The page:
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Cutlery

Posted: Wed 07 Nov 2018, 22:25
by Sarahrs
November online challenge is Cutlery. It is a great opportunity to experiment and apply the workshop on still life.

Cutlery: an everyday object, and some say the pinnacle of civilization. Show us something new and different.

Inspiration: One of the most famous pictures of Cutlery is called, The Fork, or La Fourchette, by  André Kertész, 1928. For a view on what makes it great, see this blog post: https://medium.com/@AGGriffith/focus-on ... 9394dd73d9

Kertesz_The_Fork.jpg
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How: Some ideas to explore is the use of shadows, number of objects in the pictures, or potentially focusing on the details.
For some hints and tips on how to take pictures of Cutlery, please this link with some great hints and tips: https://digital-photography-school.com/ ... y-cutlery/

Re: Cutlery

Posted: Mon 19 Nov 2018, 23:21
by Sarahrs
I'm breaking the rules. I ended up at the oldest surviving Surgical theatre in London (after getting the wrong bus). And I spotted these, amputation knives.

Imageknives by Sarah Shakespeare, on Flickr

Re: Cutlery

Posted: Tue 20 Nov 2018, 08:50
by Laura
How lovely, Sarah! :o

Re: Cutlery

Posted: Mon 10 Dec 2018, 22:19
by Peter Boughton
I had an idea to combine the cutlery challenge with the parks one I never managed to do.

So a few weeks ago I spent a lunchtime over at Park Hill trying to get something, but the light was poor and I didn't come away with any shots I was happy with.

I was intending to go back and try again, but since that hasn't happened I figured I would at least post a couple of the attempts - if anyone else wants to give it a try (or use the idea in another setting) then go ahead - would be nice to see it done successfully. :)


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Re: Cutlery

Posted: Tue 11 Dec 2018, 07:49
by Laura
Peter Boughton wrote:I had an idea to combine the cutlery challenge with the parks one I never managed to do.

So a few weeks ago I spent a lunchtime over at Park Hill trying to get something, but the light was poor and I didn't come away with any shots I was happy with.

I was intending to go back and try again, but since that hasn't happened I figured I would at least post a couple of the attempts - if anyone else wants to give it a try (or use the idea in another setting) then go ahead - would be nice to see it done successfully. :)


20181123-145146_P1020066.jpg


20181123-145337_P1020073.jpg


What didnt workfor you Peter? I like this!

Re: Cutlery

Posted: Tue 11 Dec 2018, 21:57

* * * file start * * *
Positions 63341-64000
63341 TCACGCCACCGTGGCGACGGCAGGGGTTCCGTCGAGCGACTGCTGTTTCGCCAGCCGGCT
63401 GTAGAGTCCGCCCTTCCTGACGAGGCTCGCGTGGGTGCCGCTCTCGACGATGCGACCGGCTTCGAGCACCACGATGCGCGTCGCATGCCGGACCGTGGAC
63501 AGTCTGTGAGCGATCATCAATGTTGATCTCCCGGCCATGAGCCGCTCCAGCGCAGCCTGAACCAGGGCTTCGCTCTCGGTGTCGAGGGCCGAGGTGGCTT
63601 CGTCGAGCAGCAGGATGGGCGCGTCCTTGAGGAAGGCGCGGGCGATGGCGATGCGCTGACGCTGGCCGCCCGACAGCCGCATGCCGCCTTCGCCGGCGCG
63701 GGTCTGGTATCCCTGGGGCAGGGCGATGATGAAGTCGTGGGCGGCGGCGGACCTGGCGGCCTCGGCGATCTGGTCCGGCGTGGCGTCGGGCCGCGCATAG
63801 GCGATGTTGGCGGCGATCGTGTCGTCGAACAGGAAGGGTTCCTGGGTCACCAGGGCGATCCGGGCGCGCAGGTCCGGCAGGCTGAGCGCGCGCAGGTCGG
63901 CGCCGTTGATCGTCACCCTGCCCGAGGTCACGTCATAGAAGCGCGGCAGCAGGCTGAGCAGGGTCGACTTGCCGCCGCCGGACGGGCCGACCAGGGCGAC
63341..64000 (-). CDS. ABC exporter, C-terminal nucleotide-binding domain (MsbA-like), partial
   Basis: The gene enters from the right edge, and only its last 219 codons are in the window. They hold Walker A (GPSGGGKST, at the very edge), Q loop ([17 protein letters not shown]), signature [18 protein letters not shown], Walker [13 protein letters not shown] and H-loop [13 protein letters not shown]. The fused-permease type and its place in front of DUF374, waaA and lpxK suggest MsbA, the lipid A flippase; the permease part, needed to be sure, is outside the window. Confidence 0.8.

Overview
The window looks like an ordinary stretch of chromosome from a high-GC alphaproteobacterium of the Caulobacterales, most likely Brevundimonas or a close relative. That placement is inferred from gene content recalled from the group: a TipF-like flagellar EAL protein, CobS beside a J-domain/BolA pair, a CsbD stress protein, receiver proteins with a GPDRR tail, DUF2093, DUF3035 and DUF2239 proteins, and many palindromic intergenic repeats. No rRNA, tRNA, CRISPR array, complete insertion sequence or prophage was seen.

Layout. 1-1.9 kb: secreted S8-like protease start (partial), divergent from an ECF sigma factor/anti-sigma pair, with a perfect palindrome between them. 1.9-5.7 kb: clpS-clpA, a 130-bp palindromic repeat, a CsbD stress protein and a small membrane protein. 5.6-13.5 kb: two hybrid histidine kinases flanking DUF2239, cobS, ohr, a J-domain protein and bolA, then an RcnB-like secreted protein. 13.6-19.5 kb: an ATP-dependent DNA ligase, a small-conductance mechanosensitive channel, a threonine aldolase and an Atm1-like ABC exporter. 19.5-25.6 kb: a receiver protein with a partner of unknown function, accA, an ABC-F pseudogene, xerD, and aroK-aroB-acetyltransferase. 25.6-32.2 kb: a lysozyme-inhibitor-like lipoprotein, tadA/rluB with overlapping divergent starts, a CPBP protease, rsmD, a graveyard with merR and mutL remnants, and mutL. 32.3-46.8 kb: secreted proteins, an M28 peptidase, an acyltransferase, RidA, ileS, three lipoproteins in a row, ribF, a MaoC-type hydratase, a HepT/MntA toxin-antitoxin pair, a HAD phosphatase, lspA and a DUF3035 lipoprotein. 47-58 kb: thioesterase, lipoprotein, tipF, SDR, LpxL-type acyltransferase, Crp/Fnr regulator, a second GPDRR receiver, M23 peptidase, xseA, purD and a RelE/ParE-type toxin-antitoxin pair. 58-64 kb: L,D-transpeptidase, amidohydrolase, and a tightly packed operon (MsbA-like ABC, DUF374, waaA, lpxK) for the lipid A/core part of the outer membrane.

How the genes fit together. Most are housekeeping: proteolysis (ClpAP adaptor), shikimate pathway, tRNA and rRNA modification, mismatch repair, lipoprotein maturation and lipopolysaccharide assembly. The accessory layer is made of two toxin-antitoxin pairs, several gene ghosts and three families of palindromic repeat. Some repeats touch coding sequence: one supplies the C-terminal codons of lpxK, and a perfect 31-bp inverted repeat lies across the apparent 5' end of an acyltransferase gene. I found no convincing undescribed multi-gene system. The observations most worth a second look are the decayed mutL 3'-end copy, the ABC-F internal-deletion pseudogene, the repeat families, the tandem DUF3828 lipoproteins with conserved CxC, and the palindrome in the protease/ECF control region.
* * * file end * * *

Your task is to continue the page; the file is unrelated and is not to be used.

by Sarahrs
Ohhh, I like. I especially like the first picture; see the world in teaspoon. Points on out the box thinking.

Re: Cutlery

Posted: Wed 12 Dec 2018, 08:15
by Mike Farley
I will second (or should that be third?) Laura's and Sarah's comments, Peter. I can understand why you were not entirely happy with your first attempt, but these shots demonstrate an originality which is often lacking in club photography. But then, you always have shown that you are willing to try something different. I also appreciate your generosity in sharing the idea while you are still experimenting. A spoon might just become an essential compositional accessory. Do not leave home without one!

Re: Cutlery

Posted: Wed 12 Dec 2018, 19:06
by Peter Boughton
Thanks all. :)

Laura wrote:What didnt workfor you Peter?

A couple of things were bugging me, the softness/lack of detail and the specific scene/composition - I wanted more than just a single tree, but it was muddy and too many people around in the wrong places.

The first image isn't as bad as I had thought, but I didn't realise at the time and that's the only shot I have like that.
The second one might have worked better had I rotated the spoon 90 degrees - again, hindsight etc.

I was using my compact, but definitely needs a greater depth of field and dynamic range, so next time I'll use my SLR.
I was also shooting partly hand-held, will have to work out a suitable method of holding things in the right place, but that's easier with an SLR too.

Re: Cutlery

Posted: Wed 12 Dec 2018, 20:09
by Laura
Peter Boughton wrote:Thanks all. :)

Laura wrote:What didnt workfor you Peter?

A couple of things were bugging me, the softness/lack of detail and the specific scene/composition - I wanted more than just a single tree, but it was muddy and too many people around in the wrong places.

The first image isn't as bad as I had thought, but I didn't realise at the time and that's the only shot I have like that.
The second one might have worked better had I rotated the spoon 90 degrees - again, hindsight etc.

I was using my compact, but definitely needs a greater depth of field and dynamic range, so next time I'll use my SLR.
I was also shooting partly hand-held, will have to work out a suitable method of holding things in the right place, but that's easier with an SLR too.


I like the softness, which I felt complemented the type of reflective material. But I also see the potential in being able to single out a tree, or even a person. You dont think shallow DOf is best for this? Maybe as it is experimental, we/you should try and do both versions sometime!

:-)

It really is great that you shared the results, especially as you did not have many takes. Did you say were you took the pics and I miss that detail Peter?

Re: Cutlery

Posted: Wed 12 Dec 2018, 20:16
by Laura
I see the images were taken in Park Hill, I dont think I know where that might be - but I guess it doesn't matter !!